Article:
Backing up…with Dissertation

I wonder what's behind Door Number One

The Scary Stuff

This tweet caught my attention this morning:

The “lost laptop” note from the student, complete with login password and instructions for how to find the specific folder containing the research, reeks of understandable desperation. As I read it, my heart sank at merely the thought of losing dissertation project data. There’s irreplaceable, and then there’s irreplaceable. I cannot imagine the feeling of soul-crushing loss that would accompany the discovery of a lost collection of that much research.

That moment of vicarious terror felt more familiar than I’d like. I recalled making a brush-with-death post on Facebook not too long ago. While coding interview data, the analysis software I was using decided to have trouble saving my work. The program suggested that I save my work to a new location, then compare the new with the old. Because apparently comparing a database full of text and coding is a trivial thing. (I make it trivial: when the “old” version has a last-saved time of hours before I started working, it’s a safe bet that’s a bad version to keep.)

Windows error dialogue: “A problem has occurred and you will be asked to specify a new destination for your project.”

These close-calls made me double-check that the work I need to preserve would survive disaster. Posting about the trouble created an interesting conversation on Facebook, and responses to the Rutgers laptop loss brought numerous suggestions on Twitter, as well. Most people recommend Dropbox, for an excellent reason: it’s free, it’s offsite, and it’s automatic. If you add in the fact that it’s redundant, it meets all three requirements of Merlin Mann’s Holy Trinity of Backups. However, the fact that a Dropbox backup, lovely and automatic as it is, sits on someone else’s server that you have no control over, leads to a very significant issue that can easily go overlooked:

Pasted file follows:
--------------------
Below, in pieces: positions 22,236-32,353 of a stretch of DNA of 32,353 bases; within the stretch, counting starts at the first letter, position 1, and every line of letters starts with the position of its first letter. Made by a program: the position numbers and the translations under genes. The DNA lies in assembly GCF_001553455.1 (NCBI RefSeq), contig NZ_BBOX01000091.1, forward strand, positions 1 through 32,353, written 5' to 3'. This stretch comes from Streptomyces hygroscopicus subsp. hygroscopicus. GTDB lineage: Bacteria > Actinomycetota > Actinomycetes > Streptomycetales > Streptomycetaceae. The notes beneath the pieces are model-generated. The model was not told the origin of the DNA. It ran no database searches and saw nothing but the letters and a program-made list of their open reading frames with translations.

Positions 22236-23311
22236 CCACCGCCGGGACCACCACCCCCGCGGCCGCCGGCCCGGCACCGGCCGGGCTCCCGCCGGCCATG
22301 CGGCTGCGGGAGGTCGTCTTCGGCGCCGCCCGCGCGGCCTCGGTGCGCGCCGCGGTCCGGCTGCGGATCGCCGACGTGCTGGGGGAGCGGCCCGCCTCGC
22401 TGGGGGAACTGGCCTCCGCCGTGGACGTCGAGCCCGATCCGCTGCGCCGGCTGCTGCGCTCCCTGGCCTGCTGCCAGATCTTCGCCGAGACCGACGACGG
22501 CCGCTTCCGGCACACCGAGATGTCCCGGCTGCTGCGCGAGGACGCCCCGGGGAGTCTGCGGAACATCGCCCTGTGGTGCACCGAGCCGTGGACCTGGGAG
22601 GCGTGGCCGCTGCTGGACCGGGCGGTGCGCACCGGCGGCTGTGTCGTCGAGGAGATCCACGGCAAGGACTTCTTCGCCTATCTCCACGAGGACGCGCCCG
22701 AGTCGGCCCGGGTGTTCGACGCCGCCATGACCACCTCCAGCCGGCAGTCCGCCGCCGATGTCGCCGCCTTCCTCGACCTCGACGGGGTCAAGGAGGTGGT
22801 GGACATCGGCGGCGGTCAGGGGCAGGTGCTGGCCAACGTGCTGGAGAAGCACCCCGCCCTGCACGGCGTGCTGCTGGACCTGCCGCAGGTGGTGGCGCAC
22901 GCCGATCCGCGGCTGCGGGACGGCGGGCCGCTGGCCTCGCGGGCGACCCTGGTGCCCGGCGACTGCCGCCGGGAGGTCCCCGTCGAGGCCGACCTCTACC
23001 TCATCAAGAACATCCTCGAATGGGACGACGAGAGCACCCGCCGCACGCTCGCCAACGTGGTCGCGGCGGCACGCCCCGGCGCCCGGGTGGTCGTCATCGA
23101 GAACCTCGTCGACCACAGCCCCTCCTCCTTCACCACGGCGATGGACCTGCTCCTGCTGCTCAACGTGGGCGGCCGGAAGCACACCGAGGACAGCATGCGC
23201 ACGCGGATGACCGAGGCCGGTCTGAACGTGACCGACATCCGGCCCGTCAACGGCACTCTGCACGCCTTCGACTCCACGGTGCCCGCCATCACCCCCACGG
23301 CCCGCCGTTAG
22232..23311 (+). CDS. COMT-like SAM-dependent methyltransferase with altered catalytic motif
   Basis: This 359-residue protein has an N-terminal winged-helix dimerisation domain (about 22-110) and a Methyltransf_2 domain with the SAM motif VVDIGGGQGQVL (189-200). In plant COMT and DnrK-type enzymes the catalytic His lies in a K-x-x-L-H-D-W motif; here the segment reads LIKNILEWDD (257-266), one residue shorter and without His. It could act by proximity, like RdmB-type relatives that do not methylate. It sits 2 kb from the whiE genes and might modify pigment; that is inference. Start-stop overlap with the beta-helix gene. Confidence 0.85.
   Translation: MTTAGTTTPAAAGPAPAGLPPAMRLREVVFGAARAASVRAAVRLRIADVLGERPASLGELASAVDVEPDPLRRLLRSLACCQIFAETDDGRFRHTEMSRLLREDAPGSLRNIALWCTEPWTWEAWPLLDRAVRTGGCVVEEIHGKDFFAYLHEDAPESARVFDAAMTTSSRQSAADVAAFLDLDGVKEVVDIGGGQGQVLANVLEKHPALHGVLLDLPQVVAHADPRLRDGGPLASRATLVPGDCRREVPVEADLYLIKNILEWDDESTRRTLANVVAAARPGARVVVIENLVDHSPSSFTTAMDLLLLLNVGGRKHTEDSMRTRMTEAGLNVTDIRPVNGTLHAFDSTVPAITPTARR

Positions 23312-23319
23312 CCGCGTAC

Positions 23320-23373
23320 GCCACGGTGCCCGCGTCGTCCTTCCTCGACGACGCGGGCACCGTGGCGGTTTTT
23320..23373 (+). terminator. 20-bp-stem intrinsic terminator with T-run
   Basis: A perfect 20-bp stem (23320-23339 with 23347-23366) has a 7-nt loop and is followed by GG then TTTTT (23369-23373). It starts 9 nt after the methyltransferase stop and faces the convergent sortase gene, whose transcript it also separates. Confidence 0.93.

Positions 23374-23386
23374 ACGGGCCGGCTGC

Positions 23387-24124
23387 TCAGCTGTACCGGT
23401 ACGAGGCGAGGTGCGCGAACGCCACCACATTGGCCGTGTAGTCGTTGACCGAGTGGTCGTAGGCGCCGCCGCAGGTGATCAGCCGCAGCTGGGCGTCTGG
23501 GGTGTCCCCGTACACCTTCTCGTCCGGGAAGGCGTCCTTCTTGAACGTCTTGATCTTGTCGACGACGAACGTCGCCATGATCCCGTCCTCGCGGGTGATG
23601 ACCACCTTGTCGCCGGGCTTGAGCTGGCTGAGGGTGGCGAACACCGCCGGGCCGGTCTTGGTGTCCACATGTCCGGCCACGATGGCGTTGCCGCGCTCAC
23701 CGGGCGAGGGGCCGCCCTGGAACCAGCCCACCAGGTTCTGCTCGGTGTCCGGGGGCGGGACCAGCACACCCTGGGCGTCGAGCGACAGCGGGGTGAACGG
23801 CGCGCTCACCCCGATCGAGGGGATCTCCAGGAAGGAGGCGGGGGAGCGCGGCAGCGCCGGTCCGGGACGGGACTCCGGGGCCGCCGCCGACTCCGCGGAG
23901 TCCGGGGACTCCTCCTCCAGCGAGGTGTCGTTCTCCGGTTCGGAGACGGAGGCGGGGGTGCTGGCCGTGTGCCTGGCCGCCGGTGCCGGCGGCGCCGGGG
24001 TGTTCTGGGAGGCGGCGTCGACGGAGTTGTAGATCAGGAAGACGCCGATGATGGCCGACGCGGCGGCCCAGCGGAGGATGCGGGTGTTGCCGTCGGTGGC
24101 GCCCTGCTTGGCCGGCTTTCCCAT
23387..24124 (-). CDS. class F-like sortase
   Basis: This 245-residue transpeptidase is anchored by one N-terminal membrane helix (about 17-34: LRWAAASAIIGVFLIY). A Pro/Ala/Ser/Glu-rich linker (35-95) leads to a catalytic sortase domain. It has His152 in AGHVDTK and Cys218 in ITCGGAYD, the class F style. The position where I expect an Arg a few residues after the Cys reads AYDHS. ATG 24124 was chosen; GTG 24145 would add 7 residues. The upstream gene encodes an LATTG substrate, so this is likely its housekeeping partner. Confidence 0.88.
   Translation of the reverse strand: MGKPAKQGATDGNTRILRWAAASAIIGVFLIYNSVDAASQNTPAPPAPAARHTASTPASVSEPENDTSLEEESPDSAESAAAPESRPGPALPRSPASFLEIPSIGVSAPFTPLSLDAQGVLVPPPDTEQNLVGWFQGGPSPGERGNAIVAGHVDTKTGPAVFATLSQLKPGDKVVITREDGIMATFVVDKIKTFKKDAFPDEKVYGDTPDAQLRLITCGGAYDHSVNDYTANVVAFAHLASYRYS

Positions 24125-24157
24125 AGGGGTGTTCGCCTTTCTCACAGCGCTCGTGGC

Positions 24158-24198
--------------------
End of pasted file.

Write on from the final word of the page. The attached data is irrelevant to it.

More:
Dropbox should not be used for personally identifiable data collected as part of a research project.

That means my survey responses (with student names and email addresses attached) or my portfolio assessment data (with student names and the equivalent of a grade) cannot be stored on a system that can potentially be accessed by an outside party. This complicates the default backup strategy for most grad students. Since most of our work is textual, and therefore small and compressible, it can be saved on even the smallest of Dropbox plans. Most students I know use the service and forget about it. That’s fine until the data you’re working with shouldn’t be on there in the first place.

The Critical Elements

Dissertations need special handling, and that means thinking about your backup strategy. I’d like to review the Holy Trinity of Backups and two additional elements, encryption (essential for research) and recoverability (essential for any backup). And because modern technology makes this five-part plan simple, why not adopt it with all your data?

Backups must be automated.

If you have to think about making a backup, it won’t work. The more important a project is, the more likely you are to get deeply involved in it. The more involved you are in working on the project, the less involved you are in backing it up. If your backup process doesn’t work for you while you’re working for yourself, it’s a broken process. Make sure whatever solution you use can run without your intervention. There’s nothing better than, after accidentally losing data, finding that it accidentally exists in a backup.

Backups must be redundant.

This is the real beauty of Dropbox and the most essential distinction of a backup vs. simple storage. A backup must be a duplicate of what you normally keep somewhere else. In other words, your backup must be a completely separate thing from the thing it’s backing up. Most particularly, it must be on a separate drive. That way, when the drive inside your computer dies (I only had two students lose hard drives this semester), the other drive containing your backup is okay. Or vice-versa.

Backups must be off-site.